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Wine Bloggers Tour 2013
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Indigenous yeast and spontaneous fermentation unveiled: the WestSicily Wine Blogger's Tour in Menfi and Marsala

I love wine bloggers, and this is not a news.
I love them because they are curious, informal, overwhelming. They love what they do, drink much wine, and smile a lot.

A small group of bloggers visited the winery today, thanks to the perfect organization of Giampiero Nadali, Elisabetta Tosi and Valeria Carastro with full support and finance from the Regione Siciliana - Istituto Regionale Vini e Oli.

We mainly focused on understanding the influence of yeast strains on wine fermentation.

I prepared three samples of Petit Verdot, which was harvested last Tuesday. The first sample was plain juice, kept in the fridge to avoid oxidation and minimize color change. The second sample was must fermenting with selected yeast, while the third was fermenting with indigenous yeast.

Two questions were asked: is there any difference between selected and indigenous yeast? And: which one respects the grape’s character better?

Even after only a short fermentation, the two samples appeared to be very different, both in color and taste. We all found much more structure and lively acidity in the wild ferment, while the selected yeast had produced softer flavors. Some bitterness was perceivable in the indigenous sample, due to huge tannic extraction from the grape’s seeds, while the selected showed a final rounder character.
Not focusing on individual preference for one or the other, it was evident that the wine changes enormously, and that all difference depends on the yeast used for fermentation.

Now, my personal question: is there a real need for another round soft easy wine in the market? 

cover photo: courtesy @aristideblog
 

Tags: lieviti indigeni, fermentazione spontanea, vinificazione, Wine Blogger Tour

THE SHORT STORY

THE SHORT STORY

Grape variety: Inzolia grown in Dietro le Case vineyard
Soil: clay soil with calcareous components, very rich in limestones and sea minerals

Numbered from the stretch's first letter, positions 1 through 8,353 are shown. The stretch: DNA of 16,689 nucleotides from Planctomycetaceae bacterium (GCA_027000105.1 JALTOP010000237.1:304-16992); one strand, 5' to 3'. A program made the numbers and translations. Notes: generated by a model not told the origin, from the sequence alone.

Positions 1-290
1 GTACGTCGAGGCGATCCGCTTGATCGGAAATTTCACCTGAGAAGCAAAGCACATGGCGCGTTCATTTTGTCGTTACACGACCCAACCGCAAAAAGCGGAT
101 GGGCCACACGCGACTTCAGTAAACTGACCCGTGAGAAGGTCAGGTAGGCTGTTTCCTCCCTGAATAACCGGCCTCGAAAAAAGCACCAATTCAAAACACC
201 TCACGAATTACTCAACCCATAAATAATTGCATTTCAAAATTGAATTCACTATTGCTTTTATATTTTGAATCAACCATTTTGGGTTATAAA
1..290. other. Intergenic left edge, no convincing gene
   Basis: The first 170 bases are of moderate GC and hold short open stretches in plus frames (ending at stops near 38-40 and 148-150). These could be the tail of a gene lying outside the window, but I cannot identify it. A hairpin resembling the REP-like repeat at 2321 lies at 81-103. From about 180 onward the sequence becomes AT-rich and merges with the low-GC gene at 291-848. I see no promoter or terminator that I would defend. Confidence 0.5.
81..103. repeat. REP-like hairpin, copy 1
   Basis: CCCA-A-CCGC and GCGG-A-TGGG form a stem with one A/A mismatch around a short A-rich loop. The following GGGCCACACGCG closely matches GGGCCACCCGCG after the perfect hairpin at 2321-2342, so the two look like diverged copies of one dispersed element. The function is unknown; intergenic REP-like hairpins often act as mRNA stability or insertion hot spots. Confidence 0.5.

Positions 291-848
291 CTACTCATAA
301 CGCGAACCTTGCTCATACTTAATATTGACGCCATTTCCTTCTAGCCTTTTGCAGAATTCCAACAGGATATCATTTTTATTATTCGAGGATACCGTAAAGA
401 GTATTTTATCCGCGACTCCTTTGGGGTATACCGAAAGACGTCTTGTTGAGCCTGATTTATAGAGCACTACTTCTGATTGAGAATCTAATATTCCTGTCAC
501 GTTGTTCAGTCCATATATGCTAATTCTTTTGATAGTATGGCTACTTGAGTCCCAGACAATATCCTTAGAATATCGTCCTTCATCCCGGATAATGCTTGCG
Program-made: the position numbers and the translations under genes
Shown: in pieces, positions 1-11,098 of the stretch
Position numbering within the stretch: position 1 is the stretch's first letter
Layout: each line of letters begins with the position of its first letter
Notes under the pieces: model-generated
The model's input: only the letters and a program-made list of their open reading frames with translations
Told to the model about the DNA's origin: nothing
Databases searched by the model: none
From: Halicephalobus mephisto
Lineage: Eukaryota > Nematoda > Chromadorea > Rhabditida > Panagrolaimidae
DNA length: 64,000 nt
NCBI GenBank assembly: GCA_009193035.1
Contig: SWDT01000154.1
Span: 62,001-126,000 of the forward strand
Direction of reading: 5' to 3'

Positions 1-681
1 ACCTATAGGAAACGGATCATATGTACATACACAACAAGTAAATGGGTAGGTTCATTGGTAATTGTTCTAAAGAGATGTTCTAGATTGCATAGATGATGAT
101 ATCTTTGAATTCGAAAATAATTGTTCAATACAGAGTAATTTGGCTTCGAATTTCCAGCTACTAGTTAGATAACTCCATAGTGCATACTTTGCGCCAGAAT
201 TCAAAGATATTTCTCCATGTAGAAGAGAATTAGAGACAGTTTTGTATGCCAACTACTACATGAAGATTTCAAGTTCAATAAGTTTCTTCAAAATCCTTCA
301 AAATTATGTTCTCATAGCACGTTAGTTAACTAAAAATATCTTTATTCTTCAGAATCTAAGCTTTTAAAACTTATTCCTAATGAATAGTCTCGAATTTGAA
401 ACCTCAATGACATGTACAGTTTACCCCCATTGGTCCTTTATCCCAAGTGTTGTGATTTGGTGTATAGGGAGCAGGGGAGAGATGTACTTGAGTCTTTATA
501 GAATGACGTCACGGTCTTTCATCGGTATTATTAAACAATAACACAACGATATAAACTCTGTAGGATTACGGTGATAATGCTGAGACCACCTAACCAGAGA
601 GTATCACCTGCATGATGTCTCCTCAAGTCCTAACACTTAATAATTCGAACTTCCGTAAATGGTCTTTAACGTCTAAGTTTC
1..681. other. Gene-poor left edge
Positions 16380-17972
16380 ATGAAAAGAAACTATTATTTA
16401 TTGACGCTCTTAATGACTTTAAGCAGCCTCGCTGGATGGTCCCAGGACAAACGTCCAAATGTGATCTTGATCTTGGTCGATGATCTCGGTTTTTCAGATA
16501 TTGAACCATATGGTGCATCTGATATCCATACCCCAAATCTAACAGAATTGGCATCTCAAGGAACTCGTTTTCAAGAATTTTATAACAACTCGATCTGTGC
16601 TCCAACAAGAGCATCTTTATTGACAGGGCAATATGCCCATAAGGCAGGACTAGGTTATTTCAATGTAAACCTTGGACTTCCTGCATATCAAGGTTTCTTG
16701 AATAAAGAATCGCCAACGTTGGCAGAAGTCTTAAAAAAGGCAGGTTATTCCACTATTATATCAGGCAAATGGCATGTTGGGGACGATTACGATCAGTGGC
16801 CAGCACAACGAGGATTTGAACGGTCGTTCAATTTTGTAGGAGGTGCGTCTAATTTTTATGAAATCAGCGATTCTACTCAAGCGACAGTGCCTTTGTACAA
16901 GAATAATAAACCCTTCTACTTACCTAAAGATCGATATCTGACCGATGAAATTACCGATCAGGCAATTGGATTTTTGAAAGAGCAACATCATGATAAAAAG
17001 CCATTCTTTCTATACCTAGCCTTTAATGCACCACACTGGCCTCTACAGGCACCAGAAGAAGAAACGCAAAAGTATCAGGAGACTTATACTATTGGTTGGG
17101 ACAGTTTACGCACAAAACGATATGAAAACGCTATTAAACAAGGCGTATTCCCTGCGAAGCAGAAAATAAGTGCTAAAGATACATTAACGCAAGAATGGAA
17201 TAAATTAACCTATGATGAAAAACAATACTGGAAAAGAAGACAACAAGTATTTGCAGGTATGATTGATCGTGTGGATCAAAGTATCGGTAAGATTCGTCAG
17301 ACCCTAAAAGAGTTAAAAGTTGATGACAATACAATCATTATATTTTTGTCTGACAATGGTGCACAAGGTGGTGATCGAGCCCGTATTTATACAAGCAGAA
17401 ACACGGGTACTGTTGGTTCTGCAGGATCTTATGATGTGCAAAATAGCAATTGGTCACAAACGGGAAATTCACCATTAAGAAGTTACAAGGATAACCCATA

Vineyard: planted in 1960s, head-trained bush vines
Winemaking: skin contact for 48 hours in steel tanks
Alcoholic fermentation: spontaneous, with wild yeast
Malolactic fermentation: spontaneous
Refining: 4 months on fine lees, in steel tanks
Aging: one oak barrel, where it ages in perpetuum with its sediment
Average production: a few dozen bottles every some years

Download wine sheet

WINEMAKING

The grapes are handpicked the first half of September, when they are fully ripe. The traditional pruning system - called "a pezzo e spalla" - and the age of the vines, allow slow constant ripening cycles and a great aromatic concentration.

The fermentation is spontaneous, with 2 days skin contact. After soft pressing, the fermentation continues for 8 days in steel tanks. After malolactic is completed, the wine refines on fine lees for about 4 months and is then racked into one single oak barrel, where it ages in perpetuum with its sediment.

The wine is bottled directly from the barrel no more than 2-3 times every decade.

TASTING NOTES

Altrimenti has a bright amber color, enlivened by golden hues. Its nose is predominantly tertiary, where fruity notes of apricot and ripe figs blend onto an intense and aromatic herbal background, enriched by roasted and dried nuts.

It is dry and full bodied to the palate, with a distinct savory personality that harmoniously meets a tannic finish.

SERVING TEMPERATURE: 54 - 58 °F
Pour Altrimenti in wide glasses, at a fresh but not chilled temperature.
Please avoid freezers and blast chillers, as well as a prolonged time in your home refrigerator: this wine is not filtered nor fined, and any temperature below 40 °F will mortify its complex aromas.

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